June and July’s books-read list is short, comparatively. I’m not enjoying summer in Maryland. Actually, I kind of hate it. I thought it might be better than last summer seeing as how we had time to line up a few activities and we know our way around better. It’s not. It’s disgustingly hot, so awful that for a stretch there my always-outside younger two kids couldn’t handle it. There is no beach. Nature is far away. I’m sick of suburbia, I miss the ocean and my yard in Rhode Island so much it hurts. Who knew you could miss land that much? I used to love summer. We had our favorite places–not just the beach, but other spots near the water, rocky shore with tide pools, aquarium and seaport, picnics and parks. You could do things outside, most of the summer, except for a couple really sultry weeks in August, but even then, you could gather up the kids after dinner for a sunset walk along the shore, where the air was cooler and the breeze tasted of salt. I didn’t take it for granted when I had it, but that didn’t stop me from losing it anyway. I knew I was really lucky to live in a place I loved so much–and it was the nature, absolutely, that rooted me in Rhode Island, not family (which has scattered) or friends (ditto). It was the way I could always find happiness in my natural surroundings. Summer filled me up.

Here, summer is wearying. It’s hot. We don’t get out enough. We’re fractious. I’m tired. We all sneeze and are congested a lot. My attention span is pitiful. All this is to say, this is all I read in June and July. I abandoned many, many books partway through because they couldn’t keep my interest (they’re not listed). I flip through magazines. I lay on my bed a lot, under the ceiling fan, kind of worn out and sad and homesick.

Anyway, here’s the list. Ones I especially liked are starred.


Don’t Be A Jerk & Other Practical Advice from Dogen, Japan’s Greatest Zen Master, by Brad Warner * (mostly read in May)
We’re All Damaged, by Matthew Norman*
A Man Called Ove, by Fredrik Backman*
Miller’s Valley, by Anna Quindlen
The Nest, by Cynthia D’Aprix Sweeney
Raising Demons, by Shirley Jackson


The Trials of Apollo, by Rick Riordan
I’ll Give You the Sun, by Jandy Nelson*
Wait Till Next Year, by Doris Kearns Goodwin
The Young Atheist’s Handbook: Lessons for Living a Good Life Without God, by Alom Shaha*

Art Quiltlet: 30/52

Mountains art quiltlet at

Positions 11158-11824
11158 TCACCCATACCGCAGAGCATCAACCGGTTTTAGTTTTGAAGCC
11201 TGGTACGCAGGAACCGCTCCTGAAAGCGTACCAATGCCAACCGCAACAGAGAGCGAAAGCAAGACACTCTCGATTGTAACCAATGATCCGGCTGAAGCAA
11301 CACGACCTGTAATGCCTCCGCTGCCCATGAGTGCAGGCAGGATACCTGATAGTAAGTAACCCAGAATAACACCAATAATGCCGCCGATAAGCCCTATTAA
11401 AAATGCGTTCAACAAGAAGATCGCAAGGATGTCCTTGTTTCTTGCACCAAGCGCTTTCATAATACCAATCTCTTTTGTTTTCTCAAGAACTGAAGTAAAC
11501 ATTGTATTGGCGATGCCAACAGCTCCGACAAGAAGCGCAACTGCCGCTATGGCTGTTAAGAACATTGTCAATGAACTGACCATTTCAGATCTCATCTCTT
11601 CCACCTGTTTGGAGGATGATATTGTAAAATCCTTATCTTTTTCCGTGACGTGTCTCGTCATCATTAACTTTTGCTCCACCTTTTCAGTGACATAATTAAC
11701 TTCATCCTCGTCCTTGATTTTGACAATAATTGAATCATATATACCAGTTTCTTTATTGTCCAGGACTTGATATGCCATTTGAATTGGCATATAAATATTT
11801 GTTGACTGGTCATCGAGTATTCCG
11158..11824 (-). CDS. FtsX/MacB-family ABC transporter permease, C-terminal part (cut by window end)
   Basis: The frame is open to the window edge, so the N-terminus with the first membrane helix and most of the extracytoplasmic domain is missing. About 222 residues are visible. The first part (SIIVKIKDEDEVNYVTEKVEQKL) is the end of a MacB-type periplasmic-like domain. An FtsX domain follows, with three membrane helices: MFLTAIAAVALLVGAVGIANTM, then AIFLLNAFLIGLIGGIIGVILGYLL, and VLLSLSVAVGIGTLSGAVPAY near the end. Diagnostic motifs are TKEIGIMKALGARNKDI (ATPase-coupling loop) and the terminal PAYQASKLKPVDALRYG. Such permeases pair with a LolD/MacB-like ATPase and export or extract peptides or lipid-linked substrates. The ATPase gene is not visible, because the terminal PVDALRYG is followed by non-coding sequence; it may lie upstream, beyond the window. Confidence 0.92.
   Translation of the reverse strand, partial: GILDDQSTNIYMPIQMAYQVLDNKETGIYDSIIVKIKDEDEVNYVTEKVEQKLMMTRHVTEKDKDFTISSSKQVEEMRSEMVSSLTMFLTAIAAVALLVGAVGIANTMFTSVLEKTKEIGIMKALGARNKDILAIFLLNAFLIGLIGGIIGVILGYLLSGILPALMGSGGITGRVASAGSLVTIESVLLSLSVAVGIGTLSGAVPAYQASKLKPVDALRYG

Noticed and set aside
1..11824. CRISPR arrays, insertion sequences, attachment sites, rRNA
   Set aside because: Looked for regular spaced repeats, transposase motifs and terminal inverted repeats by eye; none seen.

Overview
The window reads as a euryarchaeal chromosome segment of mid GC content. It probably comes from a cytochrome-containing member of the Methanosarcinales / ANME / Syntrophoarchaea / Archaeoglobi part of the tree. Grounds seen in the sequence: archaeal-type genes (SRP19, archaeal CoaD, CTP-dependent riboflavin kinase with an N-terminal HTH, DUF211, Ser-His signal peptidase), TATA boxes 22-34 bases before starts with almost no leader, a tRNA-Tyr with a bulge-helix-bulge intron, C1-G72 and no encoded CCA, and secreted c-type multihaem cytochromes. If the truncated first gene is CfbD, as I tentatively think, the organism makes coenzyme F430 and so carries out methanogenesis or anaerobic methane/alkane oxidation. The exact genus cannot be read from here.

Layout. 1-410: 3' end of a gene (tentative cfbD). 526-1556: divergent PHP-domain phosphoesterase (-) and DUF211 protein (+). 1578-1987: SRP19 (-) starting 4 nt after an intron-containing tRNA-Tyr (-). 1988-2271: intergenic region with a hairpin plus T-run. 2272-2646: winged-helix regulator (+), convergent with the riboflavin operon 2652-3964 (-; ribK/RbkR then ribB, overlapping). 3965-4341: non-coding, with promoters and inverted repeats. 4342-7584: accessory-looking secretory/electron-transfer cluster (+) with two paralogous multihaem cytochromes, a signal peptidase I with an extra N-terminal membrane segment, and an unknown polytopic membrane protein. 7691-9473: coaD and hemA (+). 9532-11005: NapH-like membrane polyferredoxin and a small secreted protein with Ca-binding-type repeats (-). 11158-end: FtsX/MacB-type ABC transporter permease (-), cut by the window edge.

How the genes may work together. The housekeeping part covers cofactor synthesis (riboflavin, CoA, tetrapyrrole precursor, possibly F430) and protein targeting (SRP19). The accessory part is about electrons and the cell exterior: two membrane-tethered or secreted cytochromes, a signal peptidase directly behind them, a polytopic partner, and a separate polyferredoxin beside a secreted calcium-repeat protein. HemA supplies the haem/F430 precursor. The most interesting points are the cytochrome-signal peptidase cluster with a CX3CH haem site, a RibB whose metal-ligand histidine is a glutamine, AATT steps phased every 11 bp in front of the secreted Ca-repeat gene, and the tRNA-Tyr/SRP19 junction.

I finished the year’s thirtieth art quiltlet on Saturday night, so it had to wait until today to post. It’s hard to do justice with a photograph, but here we are. I bought myself some new art supplies this week, long-coveted Neocolor II water-soluble wax oil pastels (except I bought them at my local art supply store, and how I love having one!!). To create this, I used a watercolor painting I made a while ago (I didn’t date it, shame on me), which was inspired by a photo in the National Geographic Instagram feed, which I can no longer easily find because if there’s a way to sort favorites on IG, I don’t know it.

watercolor at

To create the art quiltlet, I laid dry color down with the pastels, then blended with a wet paint brush. When it was dry, I made my quilt sandwich using flannel rather than batting, and added the stitching. At that point I decided to add a little more color in some spots with the pastels. More drying, then I was able to crop and finish.

I love the pastels. I’ve been wanting them to use with fabric for a while, but they are a little pricey. However, a week of triple-digit heat indices and driving round and round Annapolis dropping people off and picking them up, and I decided I was worth $30 pastels.

Since this is quiltlet number thirty, it’s time for another group-of-ten photograph. Quiltlets 21-30:

Art quiltlets 21-30 at

I’ve been asked more than once what I plan to do with them all when I’m done. I don’t have a plan. Right now they’re in an overflowing box (I need a second box). The point of this exercise was never about the end product. It’s about the process of committing to making a small piece of textile art every single week and seeing where that leads.

Art Quiltlet: 29/52

Crying Flag art quiltlet at

I did not watch the RNC on TV this past week. I “watched” it via Twitter, live blogs, and news articles, and that was sickening enough. I have never lived with the delusion that America is a perfect and great country, while maintaining optimism that this democratic experiment would one day bear fruit for all. Women were left out of the Declaration of Independence; blacks were reduced to 3/5 of a person in the Constitution. I am well aware this country was created by privileged white men, for privileged white men. Gains for the rest of us have been slow coming, and incremental. This past week saw an established, long-standing party’s leadership gather behind and support a truly conservative stance in the strictest sense of the word: “a disposition in politics to preserve what is established” (Merriam-Webster). What was established was governance for and by white men; what has been imagined and hoped for and lauded through the years is liberty and justice for all.

Crying Flag art quiltlet detail at

I see those ideals fading, buried under racism, misogyny, and fear-mongering, and a candidate and a party who has allowed and encouraged those angry, hateful voices to get louder and louder.

This week’s quiltlet portrays a crying American flag. It is how I feel.